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Is Bitcoin the Global Financial Crisis Hedge Everyone Hopes it to be?

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A quick look around some of the world’s biggest markets will paint a pretty worrisome picture. The European Central Bank is printing more money; the US Federal Reserve is cutting rates while setting up a trade war with China – whose own currency is depreciating rapidly. It’s a right mess, but is Bitcoin the hedge against it?

Meanwhile, on a global, decentralized level, there is Bitcoin which is having a pretty good 2019, up around 400 percent to date. It is not too difficult to see why people, now and in the past, have labeled Bitcoin as a global hedge. 

More so, the recent news of a potential global economic downturn coincided with Bitcoin managing to rise in price from around $9,000 to $12,000. This led many to casually remark that financial uncertainty is doing its bit for the alternative currency.

However, is it the case that when things start to get a little leery in traditional finance that money suddenly starts rushing into Bitcoin? Has the digital currency got what it takes to perform like a hedge, and are people brave enough to enter this market, which is still only ten years old?

Concerns of a traditional kind

The time that Bitcoin started picking up again, heading back over $10,000, was when it was announced that European Central Bank was to deliver another round of monetary stimulus to combat the euro area’s severe economic slowdown.

These policy moves, potentially including interest-rate cuts and renewed quantitative easing, were quickly noted by one of the biggest Bitcoin Bulls around, Anthony Pompliano, who called this “Rocket fuel” for Bitcoin.

Soon, the US and China stepped up their geopolitical battle with the former accusing the latter of being a currency manipulator. The irony here, of course, was that the week prior, the US Federal Reserve said it would be cutting interest rates for the first time in Bitcoin’s existence. Again, the hope being it would stave off the possibility of an economic downturn.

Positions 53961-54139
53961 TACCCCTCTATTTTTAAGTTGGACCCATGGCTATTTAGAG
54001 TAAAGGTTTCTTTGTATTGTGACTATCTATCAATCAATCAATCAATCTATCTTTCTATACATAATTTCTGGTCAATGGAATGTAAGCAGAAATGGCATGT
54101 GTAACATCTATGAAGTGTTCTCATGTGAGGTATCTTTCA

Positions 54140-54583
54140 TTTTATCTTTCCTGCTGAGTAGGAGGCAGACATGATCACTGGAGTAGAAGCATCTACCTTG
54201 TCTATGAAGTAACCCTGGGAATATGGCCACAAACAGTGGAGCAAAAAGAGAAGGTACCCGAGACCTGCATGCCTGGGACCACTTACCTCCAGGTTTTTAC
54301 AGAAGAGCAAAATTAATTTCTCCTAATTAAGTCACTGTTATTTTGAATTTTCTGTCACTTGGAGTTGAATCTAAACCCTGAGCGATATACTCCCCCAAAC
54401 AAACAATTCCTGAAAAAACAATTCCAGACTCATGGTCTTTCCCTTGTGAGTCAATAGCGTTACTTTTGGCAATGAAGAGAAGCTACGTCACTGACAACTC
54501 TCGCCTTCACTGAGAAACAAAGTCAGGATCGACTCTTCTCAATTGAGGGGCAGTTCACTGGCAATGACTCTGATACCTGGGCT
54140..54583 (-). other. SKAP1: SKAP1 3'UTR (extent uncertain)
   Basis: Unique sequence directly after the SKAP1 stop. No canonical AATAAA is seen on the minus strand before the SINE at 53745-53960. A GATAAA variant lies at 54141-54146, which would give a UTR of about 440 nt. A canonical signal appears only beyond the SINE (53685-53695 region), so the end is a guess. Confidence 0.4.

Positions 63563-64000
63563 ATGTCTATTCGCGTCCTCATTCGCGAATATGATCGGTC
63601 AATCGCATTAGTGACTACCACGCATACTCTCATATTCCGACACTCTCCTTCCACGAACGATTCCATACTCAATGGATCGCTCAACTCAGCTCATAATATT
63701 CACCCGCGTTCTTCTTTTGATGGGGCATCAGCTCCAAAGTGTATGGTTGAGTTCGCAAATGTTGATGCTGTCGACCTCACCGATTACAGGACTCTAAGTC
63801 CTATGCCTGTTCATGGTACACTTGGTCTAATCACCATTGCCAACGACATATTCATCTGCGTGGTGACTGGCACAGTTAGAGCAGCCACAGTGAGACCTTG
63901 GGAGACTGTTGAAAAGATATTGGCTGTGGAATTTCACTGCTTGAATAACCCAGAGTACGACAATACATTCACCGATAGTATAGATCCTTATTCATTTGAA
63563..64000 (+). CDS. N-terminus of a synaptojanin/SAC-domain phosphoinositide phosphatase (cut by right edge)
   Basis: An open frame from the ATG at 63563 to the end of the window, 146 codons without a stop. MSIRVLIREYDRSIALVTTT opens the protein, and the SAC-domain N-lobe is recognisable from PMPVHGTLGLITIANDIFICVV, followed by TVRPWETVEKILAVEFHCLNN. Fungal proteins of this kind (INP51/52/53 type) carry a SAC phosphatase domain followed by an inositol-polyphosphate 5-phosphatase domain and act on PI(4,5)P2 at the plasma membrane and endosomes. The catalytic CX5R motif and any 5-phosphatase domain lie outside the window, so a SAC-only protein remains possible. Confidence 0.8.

China has also seen its currency, the Yuan, weaken against the US dollar as the central bank took steps to steady the Yuan after its recent sharp fall. The currency fell below the 7 yuan to the US dollar level for the first time since 2008. That is what led Washington to label China a currency manipulator.

So while all this squabbling was going on, it was predicted that investors were buying up Bitcoin in preparation for a bigger trade war that was around the corner. But was this really the case? Sure, Bitcoin’s price rose on this news, which would indicate an increase in demand and buying, but was it people trying to avoid an economic collapse?

What the reports say

Veteran gold bug and well-known Bitcoin naysayer, Peter Schiff, claimed that current events impacting the Chinese economy did not cause new interest in Bitcoin.

“The Chinese aren’t buying Bitcoin as a safe haven. Speculators are buying, betting that the Chinese will buy it as a safe haven!” he Tweeted, raising a pretty good point for anyone who has any knowledge of how speculative the cryptocurrency markets can be. 

However, a report from San Francisco-based SOFOX claimed that Bitcoin is a global hedge, and based this finding off the fact that the S&P 500 is currently negatively correlated with all leading cryptocurrencies.

So while the US stock market is down, SFOX claims Bitcoin is up, because of a negative correlation.

That being said, it all depends on how you read the charts because Mati Greenspan, Senior market analyst for eToro, disagrees with this conclusion Tweeting: “Bitcoin is not a safe haven it’s a risk asset and it has virtually no real correlation with gold, the stock market, or the US Dollar.”

It seems unlikely that if there is even a severe economic downturn that suddenly the world’s money would go flooding into Bitcoin, elevating the price and making us all millionaires, potentially ushering in a new era of decentralized global finance – but wouldn’t that be nice? 

However, there will be some investors who are more inclined to invest their money on a risk that has the chance of significant gains, than pumping money into a global market’s whose risk is only downward-facing currently.

Darryn Pollock

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